Magazine article Technology & Learning

Make Way for Mass Storage

Magazine article Technology & Learning

Make Way for Mass Storage

Article excerpt

Remember when a 40-megabyte hard drive seemed big? And how, when dealers told you that you'd never need more than 120 megs, you believed them? Then a little thing called multimedia happened and our notions of needed storage, like its analog in the real world--closet space--expanded exponentially. Now we all know this fundamental truth: Bigger is better.

This is a fine thing if you,re buying a computer today, as lots of models sport hard drives up to and beyond the gigabyte zone. But what if you still have a model with a "whole" 40 megs? Even 120 won't take you very far these days, what with software applications and operating systems getting chunkier in each new version. And if you and your students create home-grown multimedia, publish a school newspaper, or follow your collective muse to design digital imagery, you know how enormous those files can become.

Luckily, a new crop of inexpensive storage options could solve your problems (we should have it so easy with our closets!). Led by the Zip drive from Iomega and the EZ 135 from SyQuest, these new devices use floppy-sized disks with capacities of 100 Mb (Iomega) or 135 Mb (SyQuest) that can be written on, erased, and written on again. At the same time, technologies previously affordable only to high-end users--such as CD-Recordable and "traditional" SyQuest and other cartridge systems--have dropped in price.

One trend of note in computer storage is portability. You'll notice that many of the products showcased here are lightweight enough to transport easily between home and school. The removable cartridge options have the added appeal of being fairly standard at service bureaus, a plus if you and your students are involved in publishing projects. Another trend is multifunction units that have docks for a combination of storage modules.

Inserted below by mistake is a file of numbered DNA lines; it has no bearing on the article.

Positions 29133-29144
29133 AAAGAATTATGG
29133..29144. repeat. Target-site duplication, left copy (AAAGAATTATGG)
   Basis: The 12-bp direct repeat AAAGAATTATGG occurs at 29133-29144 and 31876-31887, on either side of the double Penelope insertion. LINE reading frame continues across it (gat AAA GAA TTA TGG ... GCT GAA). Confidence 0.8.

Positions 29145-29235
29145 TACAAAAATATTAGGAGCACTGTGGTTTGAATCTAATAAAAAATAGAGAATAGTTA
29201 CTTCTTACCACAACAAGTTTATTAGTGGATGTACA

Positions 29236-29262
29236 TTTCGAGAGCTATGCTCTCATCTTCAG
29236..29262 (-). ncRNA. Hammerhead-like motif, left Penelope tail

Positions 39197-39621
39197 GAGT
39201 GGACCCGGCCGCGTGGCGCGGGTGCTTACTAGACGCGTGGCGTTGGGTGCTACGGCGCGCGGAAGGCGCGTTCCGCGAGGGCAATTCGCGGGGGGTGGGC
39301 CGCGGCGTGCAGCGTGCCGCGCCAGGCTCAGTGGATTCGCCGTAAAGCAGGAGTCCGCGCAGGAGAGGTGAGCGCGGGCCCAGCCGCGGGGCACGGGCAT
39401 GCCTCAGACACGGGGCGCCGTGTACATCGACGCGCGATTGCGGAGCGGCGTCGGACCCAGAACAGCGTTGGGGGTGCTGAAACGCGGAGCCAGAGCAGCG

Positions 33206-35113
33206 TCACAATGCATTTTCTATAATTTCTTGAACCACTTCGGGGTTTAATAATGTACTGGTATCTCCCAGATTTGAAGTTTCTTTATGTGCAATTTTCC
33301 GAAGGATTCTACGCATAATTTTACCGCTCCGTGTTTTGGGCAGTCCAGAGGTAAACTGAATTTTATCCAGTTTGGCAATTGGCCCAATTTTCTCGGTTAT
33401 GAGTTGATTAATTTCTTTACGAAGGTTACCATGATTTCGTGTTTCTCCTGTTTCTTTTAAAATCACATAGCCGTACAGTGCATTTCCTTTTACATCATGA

So which kind should you use? Obviously, many of these products can serve multiple functions--to back up your hard drive, transport files, manage different projects, or even serve as a publishing platform. So, as always, the place to start your planning is with you, your students, and your school. Assess the activities you and your staff have planned for the year and assign storage needs to them. This will help you gauge how big to go. Also consider whether or not you'll be turning over the content frequently. Do you do project after project? Then reusable disks or cartridges would be best suited to your needs. If you're looking at more static kinds of files--for instance, back-ups of student records or projects that culminate with a particular product--you'll want to think about larger hard drives, tape systems. and CD-Recordable products. If you use service bureaus or other outside vendors for publishing ventures such as newspapers, yearbooks, and so forth, check with them to find out which standards they've adopted.

The question hovering over these products is what standard will eventually emerge as, well, the standard. At the moment, several companies, and consortia of companies, are developing what each hopes (and is betting the farm) will become the next generation floppy, hard drive, and compact disc--or some combination of the three. As consumers, you may feel cautious about buying into a new technology too soon (especially you Beta-owners). Also figuring in the equation (albeit at a distance) is the potential impact of "alternative delivery" (aren't you glad I didn't say Information Superhighway?).

In the networked world of tomorrow, storage may mean something completely different--like a utility we pay for by the month. Certainly the companies with storage products believe that the availability of online information has fueled the thirst for their products, since storing downloaded files is a commonly cited reason for purchasing them. If nothing else, the current wave of storage devices should offer us a clue about the future. It's going to take up a lot of space, and one way or another, we need to make room. …

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